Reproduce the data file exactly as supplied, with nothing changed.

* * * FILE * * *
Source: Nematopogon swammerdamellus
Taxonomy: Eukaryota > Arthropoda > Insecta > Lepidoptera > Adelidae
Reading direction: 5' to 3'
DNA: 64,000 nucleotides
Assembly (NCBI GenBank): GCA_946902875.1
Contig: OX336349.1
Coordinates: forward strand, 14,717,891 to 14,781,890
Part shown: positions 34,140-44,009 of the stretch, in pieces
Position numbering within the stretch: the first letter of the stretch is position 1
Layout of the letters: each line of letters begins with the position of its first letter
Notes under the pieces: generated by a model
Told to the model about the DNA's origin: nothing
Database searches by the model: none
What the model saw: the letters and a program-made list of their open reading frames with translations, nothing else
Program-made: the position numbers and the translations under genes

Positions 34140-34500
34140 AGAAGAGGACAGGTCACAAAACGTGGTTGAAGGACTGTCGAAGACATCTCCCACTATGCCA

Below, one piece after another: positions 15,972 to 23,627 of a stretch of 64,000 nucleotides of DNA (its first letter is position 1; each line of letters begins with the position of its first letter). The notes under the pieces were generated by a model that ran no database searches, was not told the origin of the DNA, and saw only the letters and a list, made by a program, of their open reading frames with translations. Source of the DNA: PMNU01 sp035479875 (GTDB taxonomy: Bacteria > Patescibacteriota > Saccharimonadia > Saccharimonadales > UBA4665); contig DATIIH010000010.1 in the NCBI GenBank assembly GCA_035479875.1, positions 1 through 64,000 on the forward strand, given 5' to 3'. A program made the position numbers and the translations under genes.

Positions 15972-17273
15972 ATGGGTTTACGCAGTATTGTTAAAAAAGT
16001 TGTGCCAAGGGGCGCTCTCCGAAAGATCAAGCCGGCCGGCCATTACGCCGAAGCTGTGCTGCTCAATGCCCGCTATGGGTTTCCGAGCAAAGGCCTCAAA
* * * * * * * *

Source: Nematopogon swammerdamellus
Taxonomy: Eukaryota > Arthropoda > Insecta > Lepidoptera > Adelidae
Reading direction: 5' to 3'
DNA: 64,000 nucleotides
Assembly (NCBI GenBank): GCA_946902875.1
Contig: OX336349.1
Coordinates: forward strand, 14,717,891 to 14,781,890
Part shown: positions 34,140-44,009 of the stretch, in pieces
Position numbering within the stretch: the first letter of the stretch is position 1
Layout of the letters: each line of letters begins with the position of its first letter
Notes under the pieces: generated by a model
Told to the model about the DNA's origin: nothing
Database searches by the model: none
What the model saw: the letters and a program-made list of their open reading frames with translations, nothing else
Program-made: the position numbers and the translations under genes

Positions 34140-34500
34140 AGAAGAGGACAGGTCACAAAACGTGGTTGAAGGACTGTCGAAGACATCTCCCACTATGCCA

Below, one piece after another: positions 15,972 to 23,627 of a stretch of 64,000 nucleotides of DNA (its first letter is position 1; each line of letters begins with the position of its first letter). The notes under the pieces were generated by a model that ran no database searches, was not told the origin of the DNA, and saw only the letters and a list, made by a program, of their open reading frames with translations. Source of the DNA: PMNU01 sp035479875 (GTDB taxonomy: Bacteria > Patescibacteriota > Saccharimonadia > Saccharimonadales > UBA4665); contig DATIIH010000010.1 in the NCBI GenBank assembly GCA_035479875.1, positions 1 through 64,000 on the forward strand, given 5' to 3'. A program made the position numbers and the translations under genes.

Positions 15972-17273
15972 ATGGGTTTACGCAGTATTGTTAAAAAAGT
16001 TGTGCCAAGGGGCGCTCTCCGAAAGATCAAGCCGGCCGGCCATTACGCCGAAGCTGTGCTGCTCAATGCCCGCTATGGGTTTCCGAGCAAAGGCCTCAAA